Date of this Version
Journal of Health Economics
We examine whether long-term care (LTC) experience helps explain the low demand for long-term care insurance (LTCI). We test if expectations about future informal care receipt, expectations about inheritance receipt, and LTCI purchase decisions vary between individuals whose parents or in-laws have used LTC versus those who have not. We find parental use of a nursing home decreases expectations that one's children will provide informal care, consistent with the demonstration effect. Nursing home use by in-laws does not have the same impact, suggesting that individuals are responding to information gained about their own aging trajectory. Nursing home use by either a parent or in-law increases LTCI purchase probability by 0.8 percentage points, with no significant difference in response between parents' and in-laws' use. The estimated increase in purchase probability from experience with LTC is about half the previously estimated increase from tax policy-induced price decreases.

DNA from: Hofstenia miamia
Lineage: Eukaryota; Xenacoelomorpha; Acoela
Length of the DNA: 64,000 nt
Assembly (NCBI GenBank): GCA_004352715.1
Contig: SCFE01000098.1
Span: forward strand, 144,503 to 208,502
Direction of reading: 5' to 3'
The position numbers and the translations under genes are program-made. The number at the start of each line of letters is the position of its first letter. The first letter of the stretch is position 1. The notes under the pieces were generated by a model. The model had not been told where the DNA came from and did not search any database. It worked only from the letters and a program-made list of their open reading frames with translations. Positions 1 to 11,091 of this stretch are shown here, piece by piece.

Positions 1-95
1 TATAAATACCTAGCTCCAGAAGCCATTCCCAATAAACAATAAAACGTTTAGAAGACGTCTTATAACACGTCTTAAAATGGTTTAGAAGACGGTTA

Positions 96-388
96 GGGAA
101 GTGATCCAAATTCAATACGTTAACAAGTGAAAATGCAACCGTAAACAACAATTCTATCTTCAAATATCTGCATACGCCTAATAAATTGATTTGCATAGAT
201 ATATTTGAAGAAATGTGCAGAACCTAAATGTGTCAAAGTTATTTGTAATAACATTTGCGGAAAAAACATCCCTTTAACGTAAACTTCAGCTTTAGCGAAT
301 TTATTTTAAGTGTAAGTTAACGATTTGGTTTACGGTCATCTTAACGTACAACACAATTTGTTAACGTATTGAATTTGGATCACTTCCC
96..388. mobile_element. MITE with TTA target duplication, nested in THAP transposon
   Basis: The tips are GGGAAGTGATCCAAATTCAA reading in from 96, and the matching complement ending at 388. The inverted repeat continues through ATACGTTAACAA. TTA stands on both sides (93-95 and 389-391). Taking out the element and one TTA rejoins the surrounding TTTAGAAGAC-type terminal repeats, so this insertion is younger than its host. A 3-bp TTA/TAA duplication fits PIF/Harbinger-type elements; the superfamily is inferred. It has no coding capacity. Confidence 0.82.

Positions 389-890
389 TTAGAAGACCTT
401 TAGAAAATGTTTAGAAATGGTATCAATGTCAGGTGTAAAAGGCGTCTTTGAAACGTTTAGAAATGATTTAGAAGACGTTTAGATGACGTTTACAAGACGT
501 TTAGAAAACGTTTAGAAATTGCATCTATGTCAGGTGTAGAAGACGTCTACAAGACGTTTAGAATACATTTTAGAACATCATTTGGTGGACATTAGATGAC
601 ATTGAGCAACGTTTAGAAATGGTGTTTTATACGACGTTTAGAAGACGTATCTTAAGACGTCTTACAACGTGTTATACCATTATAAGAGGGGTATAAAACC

This manuscript version is made available under the CC-BY-NC-ND 4.0 license http://creativecommons.org/licenses/by-nc-nd/4.0/
Caregivers, Female, Home Care Services, Humans, Insurance, Long-Term Care, Male, Middle Aged, Models, Statistical, Nursing Homes, Parents, Risk Assessment, United States
Coe, Norma B; Skira, Meghan M; and Van Houtven, Courtney Harold, "Long-Term Care Insurance: Does Experience Matter?" (2015). Department of Medical Ethics and Health Policy. 6.
Date Posted: 07 October 2019
This document has been peer reviewed.